• Debra,
      Charlottetown was a very pleasant surprise … and the Halifax connection to Titanic was fascinating … including the gravesite of J Dawson …. but the heartbroken teens who camped to pay homage to Jack and Leonardo, this J was a Joseph.

  11. What a beautiful place, I have been to Halifax a couple of times .. in those days it was a God forgotten place in my eyes. But I had deep fried ice cream for first and only time in my life there …. don’t think it was from Cow. This was in the 80′s. I wish you and your lady a pleasant weekend.

  12. Thanks, Frank so glad you enjoyed your trip to the Maritimes. Corner Brook is very picturesque and have lovely ski hills in the winter. My dad was a Nova Scotia fisherman and we have stories of how he lived on the coast and ate seaweed (eww) Historically, I believe the Titanic sank just off the coast of Newfoundland and the rescue mission was based out of Halifax but there were some who made it to our rocky shores as well. Lovely pics Frank and thanks for the highlight on our little corner of the world!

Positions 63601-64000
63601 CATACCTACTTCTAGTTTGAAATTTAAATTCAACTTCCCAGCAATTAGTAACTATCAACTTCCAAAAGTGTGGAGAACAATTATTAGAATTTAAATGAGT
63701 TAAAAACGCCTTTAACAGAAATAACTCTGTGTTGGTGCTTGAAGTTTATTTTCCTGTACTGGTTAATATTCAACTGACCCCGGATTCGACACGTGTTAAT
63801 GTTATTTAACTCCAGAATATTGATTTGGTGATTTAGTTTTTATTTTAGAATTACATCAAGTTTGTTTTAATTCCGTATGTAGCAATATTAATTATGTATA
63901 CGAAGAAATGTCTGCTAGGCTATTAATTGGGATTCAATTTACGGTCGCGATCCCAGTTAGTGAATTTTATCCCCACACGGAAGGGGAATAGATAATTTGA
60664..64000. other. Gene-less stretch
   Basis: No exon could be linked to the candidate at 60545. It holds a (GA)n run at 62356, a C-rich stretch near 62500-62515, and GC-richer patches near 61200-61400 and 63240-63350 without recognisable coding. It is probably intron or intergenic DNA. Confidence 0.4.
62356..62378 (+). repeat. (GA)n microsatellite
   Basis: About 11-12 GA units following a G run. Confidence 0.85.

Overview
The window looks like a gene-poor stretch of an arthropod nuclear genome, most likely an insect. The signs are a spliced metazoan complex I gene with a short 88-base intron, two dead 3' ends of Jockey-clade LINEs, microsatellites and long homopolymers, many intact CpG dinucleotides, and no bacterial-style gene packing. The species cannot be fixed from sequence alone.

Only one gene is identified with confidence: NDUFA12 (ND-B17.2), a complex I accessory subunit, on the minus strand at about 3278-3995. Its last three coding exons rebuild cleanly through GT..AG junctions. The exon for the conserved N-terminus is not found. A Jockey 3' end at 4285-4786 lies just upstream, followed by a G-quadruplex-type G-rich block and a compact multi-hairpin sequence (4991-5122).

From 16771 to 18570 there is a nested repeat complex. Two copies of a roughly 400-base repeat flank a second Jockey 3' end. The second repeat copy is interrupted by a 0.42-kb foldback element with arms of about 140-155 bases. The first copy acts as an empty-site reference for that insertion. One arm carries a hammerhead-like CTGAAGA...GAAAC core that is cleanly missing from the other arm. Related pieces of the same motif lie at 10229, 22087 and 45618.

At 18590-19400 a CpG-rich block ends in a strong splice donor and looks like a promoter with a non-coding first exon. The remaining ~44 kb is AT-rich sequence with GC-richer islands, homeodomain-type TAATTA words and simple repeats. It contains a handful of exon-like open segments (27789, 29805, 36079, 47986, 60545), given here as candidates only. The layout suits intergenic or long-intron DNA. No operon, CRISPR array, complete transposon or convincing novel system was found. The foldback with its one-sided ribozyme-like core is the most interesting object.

• Kayjai,
      Beautiful area for sure … and we enjoyed our first trip to your little corner of the world!

      Knowing you were hours away, I didn’t mention anything to you … besides, we were there on a Monday.

      The guide in Halifax mentioned NF was closer, but Halifax was used because of its greater connection to the mainland.

      Seaweed just doesn’t seem appealing to me!

      Have a good weekend … and have a glass wine … or two or three or …

    • RoSy,
      I just did a quick search and it seems that over 40 remain unidentified (consider that unofficial). One thing I didn’t mention is that the graves are aligned in a curve as a hull of a ship.

  13. I am so envious of the trips you and the others can afford to take. You’re seeing more of my country than I am. In Corner Brook, you were just around the corner from Ted @ SightsNBytes, but he’s never bothered to visit you either.

  14. I enjoyed this very much, Frank. You visited parts of the Maritimes that M and I didn’t have a chance to see when we were there. It was great to get a glimpse of them.

  15. Pingback: On an Explorer | A Frank Angle

  16. OK. So Canada and not New England. My geography’s terrible, so no, I had no idea about Halifax and the Titantic, and really can’t picture it as I sit here.